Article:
It’s Not Normal: Persistent Pain


Maryjo L. Cleveland, MD
Medical Director, Post Acute & Senior Services
Chief, Division of Geriatric Medicine
Summa Health System
Akron, Ohio 

There are many issues facing older adults that are common, but should not be considered inevitable. This blog will launch a series for 2014, all bundled under the general heading of “It’s Not Normal”.  Over the next year, I intend to cover a variety of topics that include dementia, incontinence, falls and depression. If you have suggestions for this series, please leave a comment.

The kick-off for this series is pain. While pain is common as we age, it should never be considered “normal”.  Pain should always be discussed with your healthcare provider, so that he or she can help determine the cause (or causes).  Your healthcare provider can then help you figure out an approach to remove or reduce both the pain and the affect it has on your life.

Acute pain is pain that has happened recently and usually has a known cause. An example of this is a sprained ankle. A few weeks of ice, rest and over the counter pain medications (such as acetaminophen) is usually all that is required for relief to occur.

Chronic or persistent pain, however, is more of a problem. You may have had this pain for some time and the direct cause may not be known.  There are different kinds of chronic pain. These include:

  • pain from nerves, such as diabetic neuropathy or pain from a stroke
  • joint or bone pain such as arthritis or gout
  • some kinds of internal pain, such as abdominal pain from Irritable Bowel Syndrome

Managing your persistent pain requires telling your healthcare provider a complete history, including how much pain you have, what makes the pain better or worse, and what the pain feels like.. Some pain is very hard to describe. Be sure that your health care provider understands as best as possible, what it feels like to you. Words like “burning”, “aching” or “stabbing” will help guide our evaluation and treatment.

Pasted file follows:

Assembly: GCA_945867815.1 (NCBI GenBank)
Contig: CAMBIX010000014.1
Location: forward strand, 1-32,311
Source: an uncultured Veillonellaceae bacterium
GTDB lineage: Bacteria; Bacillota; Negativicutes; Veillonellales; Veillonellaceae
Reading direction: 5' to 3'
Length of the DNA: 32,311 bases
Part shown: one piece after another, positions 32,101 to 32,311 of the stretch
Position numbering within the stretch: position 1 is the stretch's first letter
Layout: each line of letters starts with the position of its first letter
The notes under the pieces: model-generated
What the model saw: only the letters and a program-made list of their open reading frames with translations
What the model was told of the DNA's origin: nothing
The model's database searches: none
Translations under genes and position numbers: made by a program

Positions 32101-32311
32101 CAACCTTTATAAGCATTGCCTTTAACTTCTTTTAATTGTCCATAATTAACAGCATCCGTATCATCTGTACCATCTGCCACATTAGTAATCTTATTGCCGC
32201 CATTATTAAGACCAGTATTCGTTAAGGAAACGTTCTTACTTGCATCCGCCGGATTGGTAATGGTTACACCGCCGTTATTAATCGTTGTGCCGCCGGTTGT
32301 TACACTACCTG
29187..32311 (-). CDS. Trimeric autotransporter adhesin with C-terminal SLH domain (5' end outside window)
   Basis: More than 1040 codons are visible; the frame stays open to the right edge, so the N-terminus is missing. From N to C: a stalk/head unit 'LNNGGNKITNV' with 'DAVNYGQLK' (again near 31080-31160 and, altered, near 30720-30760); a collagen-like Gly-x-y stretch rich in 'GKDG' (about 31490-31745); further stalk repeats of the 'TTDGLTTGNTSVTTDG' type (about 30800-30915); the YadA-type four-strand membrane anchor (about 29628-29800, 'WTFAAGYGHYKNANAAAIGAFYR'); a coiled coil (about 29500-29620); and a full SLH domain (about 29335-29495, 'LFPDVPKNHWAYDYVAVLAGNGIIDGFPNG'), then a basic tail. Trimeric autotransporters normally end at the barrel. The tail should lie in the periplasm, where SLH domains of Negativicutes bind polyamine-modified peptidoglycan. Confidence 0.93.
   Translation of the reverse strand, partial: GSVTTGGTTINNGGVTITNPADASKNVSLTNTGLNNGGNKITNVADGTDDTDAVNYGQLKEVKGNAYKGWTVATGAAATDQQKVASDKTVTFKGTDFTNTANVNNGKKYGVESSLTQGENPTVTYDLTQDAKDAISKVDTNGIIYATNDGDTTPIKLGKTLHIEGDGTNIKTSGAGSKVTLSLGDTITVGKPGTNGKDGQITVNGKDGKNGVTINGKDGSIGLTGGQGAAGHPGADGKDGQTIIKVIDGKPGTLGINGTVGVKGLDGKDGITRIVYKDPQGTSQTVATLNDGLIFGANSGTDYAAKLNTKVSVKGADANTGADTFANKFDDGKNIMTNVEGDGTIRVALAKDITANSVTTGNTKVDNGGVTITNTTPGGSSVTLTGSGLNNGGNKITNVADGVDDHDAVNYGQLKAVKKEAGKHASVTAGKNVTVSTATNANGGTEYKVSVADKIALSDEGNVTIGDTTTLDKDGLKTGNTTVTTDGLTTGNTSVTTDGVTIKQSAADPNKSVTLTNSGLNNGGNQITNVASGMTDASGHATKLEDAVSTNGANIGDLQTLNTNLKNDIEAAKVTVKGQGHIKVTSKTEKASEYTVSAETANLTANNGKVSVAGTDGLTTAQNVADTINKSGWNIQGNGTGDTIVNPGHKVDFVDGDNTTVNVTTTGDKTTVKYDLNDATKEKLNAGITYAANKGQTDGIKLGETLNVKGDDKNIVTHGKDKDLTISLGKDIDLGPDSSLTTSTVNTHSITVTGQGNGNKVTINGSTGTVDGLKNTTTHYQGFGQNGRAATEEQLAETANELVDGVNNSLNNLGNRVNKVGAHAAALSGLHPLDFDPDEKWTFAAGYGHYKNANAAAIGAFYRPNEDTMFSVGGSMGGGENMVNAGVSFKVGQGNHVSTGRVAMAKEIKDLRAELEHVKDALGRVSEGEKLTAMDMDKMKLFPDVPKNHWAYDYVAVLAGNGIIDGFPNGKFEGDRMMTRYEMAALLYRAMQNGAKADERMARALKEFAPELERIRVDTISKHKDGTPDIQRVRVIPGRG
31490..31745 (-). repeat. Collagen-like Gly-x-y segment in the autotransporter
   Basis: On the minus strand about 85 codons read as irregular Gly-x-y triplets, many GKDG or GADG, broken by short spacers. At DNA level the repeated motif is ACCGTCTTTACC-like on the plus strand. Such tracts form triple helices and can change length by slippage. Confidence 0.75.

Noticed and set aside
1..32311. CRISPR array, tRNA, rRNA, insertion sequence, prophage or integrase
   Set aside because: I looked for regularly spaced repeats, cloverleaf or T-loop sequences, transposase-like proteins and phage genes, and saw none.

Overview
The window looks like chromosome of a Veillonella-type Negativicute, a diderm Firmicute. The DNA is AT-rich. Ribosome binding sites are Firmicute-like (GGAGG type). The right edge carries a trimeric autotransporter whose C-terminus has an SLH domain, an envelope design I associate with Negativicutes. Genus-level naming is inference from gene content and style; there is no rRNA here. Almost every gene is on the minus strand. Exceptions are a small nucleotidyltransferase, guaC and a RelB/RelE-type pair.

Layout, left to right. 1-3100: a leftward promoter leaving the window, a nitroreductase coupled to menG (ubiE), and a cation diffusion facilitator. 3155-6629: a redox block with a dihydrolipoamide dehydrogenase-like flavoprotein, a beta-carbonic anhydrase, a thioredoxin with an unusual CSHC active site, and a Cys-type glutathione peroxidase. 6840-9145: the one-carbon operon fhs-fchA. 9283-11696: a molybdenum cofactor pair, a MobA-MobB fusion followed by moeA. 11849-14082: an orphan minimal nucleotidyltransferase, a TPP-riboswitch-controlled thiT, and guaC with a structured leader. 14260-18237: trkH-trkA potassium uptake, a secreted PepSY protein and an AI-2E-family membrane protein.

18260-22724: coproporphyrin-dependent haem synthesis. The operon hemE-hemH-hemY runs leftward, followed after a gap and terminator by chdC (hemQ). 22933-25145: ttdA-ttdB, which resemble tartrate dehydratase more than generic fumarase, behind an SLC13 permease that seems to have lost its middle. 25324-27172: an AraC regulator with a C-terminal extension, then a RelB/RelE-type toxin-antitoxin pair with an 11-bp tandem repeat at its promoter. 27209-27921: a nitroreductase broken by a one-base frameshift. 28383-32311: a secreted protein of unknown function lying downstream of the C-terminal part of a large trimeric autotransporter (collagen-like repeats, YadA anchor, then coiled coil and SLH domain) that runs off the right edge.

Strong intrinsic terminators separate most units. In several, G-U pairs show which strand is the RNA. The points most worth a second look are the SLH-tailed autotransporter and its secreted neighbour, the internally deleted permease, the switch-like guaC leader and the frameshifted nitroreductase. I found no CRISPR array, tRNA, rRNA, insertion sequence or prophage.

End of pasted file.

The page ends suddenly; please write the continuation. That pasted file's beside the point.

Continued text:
In Geriatric Medicine, we are very concerned about how your condition affects your quality of life. We will want to know if your pain affects your ability to do the things you love. Pain can worsen your sleep, prevent you from exercising and cause depression. In fact, this can be looked at as a classic “vicious cycle”.

It is important that the cycle is interrupted in at least 2 spots. Medicine that reduces pain is important but it is also just as important to consider other approaches as well:

  • Sleep – adopt better sleeping habits that include reducing caffeine, using a dark room and taking pain medications before bed.
  • Activity – physical therapy can help to reduce pain, but so can daily exercise!
  • Depression – if your mood is affected, it is important to focus on this with counseling and/or medications.

If you are dealing with chronic pain, learn more by reviewing the Guide to Medications for Persistent Pain and be sure to see your healthcare provider as soon as you can. Because no one should live with pain. Remember, it’s Not Normal!